Controversy
However, authorities say that they are still committed to make the city 'beggar-free'.
Image for representation: PTI

Beggars have returned to the streets of Hyderabad, weeks after they were detained by the police in a controversial move, ahead of the Global Entrepreneurship Summit (GES) that was hosted in the city.

The GES was attended by several dignitaries and foreign delegates including Advisor to the US President, Ivanka Trump, and Indian Prime Minister Narendra Modi. 

"Now, only 10 female beggars are left with us in the Cherlapalli shelter. In the Chanchalguda shelter, only 30 beggars are left. All the remaining left the within no time,” K Arjun Rao, superintendent of the Cherlapalli open air jail and in-charge of the Anand Ashram, that housed the beggars, told Hindustan Times.

Speaking to Deccan Chronicle, Vinoy Kumar Singh, Director General of Telangana Prisons, said “We will launch the operation again. We stand by our promise to give Rs 500 cash reward to those who pass us information on beggars after December 25.”

The crackdown on the homeless began on October 20, ahead on Ivanka Trump’s to the city. Those found on the streets are being shifted to Anand Ashram near the Chanchalguda prison and Cherlapally prison.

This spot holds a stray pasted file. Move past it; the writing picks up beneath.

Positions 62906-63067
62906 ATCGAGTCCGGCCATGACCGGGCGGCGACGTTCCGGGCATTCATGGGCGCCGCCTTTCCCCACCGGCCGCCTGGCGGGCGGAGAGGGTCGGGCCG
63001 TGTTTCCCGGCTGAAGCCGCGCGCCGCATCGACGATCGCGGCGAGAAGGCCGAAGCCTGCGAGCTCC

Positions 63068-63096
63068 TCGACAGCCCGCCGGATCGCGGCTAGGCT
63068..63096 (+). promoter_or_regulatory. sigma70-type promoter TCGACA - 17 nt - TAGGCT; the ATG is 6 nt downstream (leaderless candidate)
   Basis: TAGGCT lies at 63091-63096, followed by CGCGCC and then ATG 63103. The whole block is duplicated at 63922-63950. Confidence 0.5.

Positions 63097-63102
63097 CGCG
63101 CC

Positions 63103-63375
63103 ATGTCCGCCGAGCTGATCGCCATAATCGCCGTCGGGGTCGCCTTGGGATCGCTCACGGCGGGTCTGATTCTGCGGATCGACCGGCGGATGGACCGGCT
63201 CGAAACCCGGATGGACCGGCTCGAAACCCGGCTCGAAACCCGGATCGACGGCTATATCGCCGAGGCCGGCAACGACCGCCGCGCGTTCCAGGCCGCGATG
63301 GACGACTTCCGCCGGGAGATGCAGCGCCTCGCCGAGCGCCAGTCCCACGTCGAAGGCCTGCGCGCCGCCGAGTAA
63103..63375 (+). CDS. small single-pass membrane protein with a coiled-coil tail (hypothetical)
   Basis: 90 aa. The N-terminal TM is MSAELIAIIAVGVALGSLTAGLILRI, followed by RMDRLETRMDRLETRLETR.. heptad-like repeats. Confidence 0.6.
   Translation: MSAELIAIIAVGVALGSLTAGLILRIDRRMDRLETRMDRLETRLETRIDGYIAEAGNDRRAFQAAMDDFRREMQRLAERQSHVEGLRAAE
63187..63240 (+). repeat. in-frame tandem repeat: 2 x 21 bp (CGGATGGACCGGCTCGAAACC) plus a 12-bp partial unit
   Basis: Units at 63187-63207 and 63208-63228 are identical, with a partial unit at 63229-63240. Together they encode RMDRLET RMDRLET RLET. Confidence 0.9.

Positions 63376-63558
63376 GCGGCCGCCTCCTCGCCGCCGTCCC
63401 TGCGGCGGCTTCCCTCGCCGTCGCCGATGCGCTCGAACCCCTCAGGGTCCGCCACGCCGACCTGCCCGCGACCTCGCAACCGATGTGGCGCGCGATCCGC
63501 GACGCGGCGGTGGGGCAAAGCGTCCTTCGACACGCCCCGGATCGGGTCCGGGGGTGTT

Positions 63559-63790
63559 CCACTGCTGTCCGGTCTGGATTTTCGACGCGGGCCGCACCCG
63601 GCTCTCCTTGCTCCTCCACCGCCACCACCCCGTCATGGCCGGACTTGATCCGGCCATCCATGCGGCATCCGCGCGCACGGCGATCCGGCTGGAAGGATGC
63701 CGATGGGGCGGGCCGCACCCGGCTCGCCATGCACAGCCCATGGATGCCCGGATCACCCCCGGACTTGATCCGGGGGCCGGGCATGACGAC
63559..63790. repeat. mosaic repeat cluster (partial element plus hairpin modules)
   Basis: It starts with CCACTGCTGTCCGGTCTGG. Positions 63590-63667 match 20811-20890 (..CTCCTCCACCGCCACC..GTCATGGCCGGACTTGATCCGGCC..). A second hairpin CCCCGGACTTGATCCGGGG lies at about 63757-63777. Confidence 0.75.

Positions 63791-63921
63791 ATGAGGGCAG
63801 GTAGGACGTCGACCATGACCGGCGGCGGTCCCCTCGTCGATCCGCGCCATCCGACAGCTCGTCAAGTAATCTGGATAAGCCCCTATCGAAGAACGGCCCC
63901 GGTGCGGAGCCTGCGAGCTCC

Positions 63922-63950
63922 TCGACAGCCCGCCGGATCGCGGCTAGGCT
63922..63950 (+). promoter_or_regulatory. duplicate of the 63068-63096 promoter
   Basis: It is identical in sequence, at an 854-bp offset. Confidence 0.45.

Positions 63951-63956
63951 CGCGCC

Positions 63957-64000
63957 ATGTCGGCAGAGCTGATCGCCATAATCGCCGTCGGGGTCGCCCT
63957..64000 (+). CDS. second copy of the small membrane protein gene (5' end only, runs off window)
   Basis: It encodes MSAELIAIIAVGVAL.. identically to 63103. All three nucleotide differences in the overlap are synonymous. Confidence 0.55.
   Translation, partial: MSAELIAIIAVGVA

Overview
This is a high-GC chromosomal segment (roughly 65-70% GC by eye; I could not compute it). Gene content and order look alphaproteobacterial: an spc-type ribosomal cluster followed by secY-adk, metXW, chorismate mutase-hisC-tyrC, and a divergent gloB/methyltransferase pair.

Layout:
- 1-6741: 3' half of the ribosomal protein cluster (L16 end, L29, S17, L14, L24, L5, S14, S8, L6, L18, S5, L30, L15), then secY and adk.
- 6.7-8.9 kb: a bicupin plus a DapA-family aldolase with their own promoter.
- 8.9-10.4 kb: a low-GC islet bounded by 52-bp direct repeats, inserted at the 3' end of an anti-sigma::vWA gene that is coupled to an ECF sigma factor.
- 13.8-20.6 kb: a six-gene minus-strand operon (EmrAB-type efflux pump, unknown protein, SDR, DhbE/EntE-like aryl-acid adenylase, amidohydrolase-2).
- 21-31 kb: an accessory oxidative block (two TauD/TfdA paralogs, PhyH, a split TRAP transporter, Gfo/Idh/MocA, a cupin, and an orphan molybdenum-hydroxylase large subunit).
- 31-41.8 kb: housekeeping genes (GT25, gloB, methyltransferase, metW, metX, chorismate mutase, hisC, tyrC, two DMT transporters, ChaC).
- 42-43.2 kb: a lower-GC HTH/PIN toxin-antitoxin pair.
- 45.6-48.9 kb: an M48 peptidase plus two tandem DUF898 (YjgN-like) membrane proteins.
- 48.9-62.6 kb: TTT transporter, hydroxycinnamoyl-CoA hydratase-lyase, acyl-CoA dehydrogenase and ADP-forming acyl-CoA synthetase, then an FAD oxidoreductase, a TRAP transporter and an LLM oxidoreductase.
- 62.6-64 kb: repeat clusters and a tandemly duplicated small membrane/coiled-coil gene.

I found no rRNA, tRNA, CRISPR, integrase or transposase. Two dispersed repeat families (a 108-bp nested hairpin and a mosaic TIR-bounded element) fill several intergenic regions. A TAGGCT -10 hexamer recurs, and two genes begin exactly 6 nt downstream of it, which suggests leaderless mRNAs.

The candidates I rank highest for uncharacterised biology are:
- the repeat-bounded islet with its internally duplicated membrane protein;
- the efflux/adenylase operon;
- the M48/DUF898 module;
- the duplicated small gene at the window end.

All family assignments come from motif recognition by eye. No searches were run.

Officials said that the beggars were released after taking their fingerprints and photos, besides an undertaking from them.

According to the undertaking, the homeless, if caught again begging in the city, would be arrested under Prevention of Begging Act 1977 with an imprisonment ranging from six months to five years.

Earlier, a notification issued by the then city police Commissioner M Mahender Reddy said that the ban on begging would be only for a period of two-months.

However, it was later decided that the ban would extend and continue to remain even after the three-day Global Entrepreneurship Summit scheduled from November 28.

This isn’t the first time that such an order is being issued, as a similar drive was undertaken to make Hyderabad 'beggar-free' in 2000, when former US President Bill Clinton visited the city, and local police then relocated hundreds of beggars.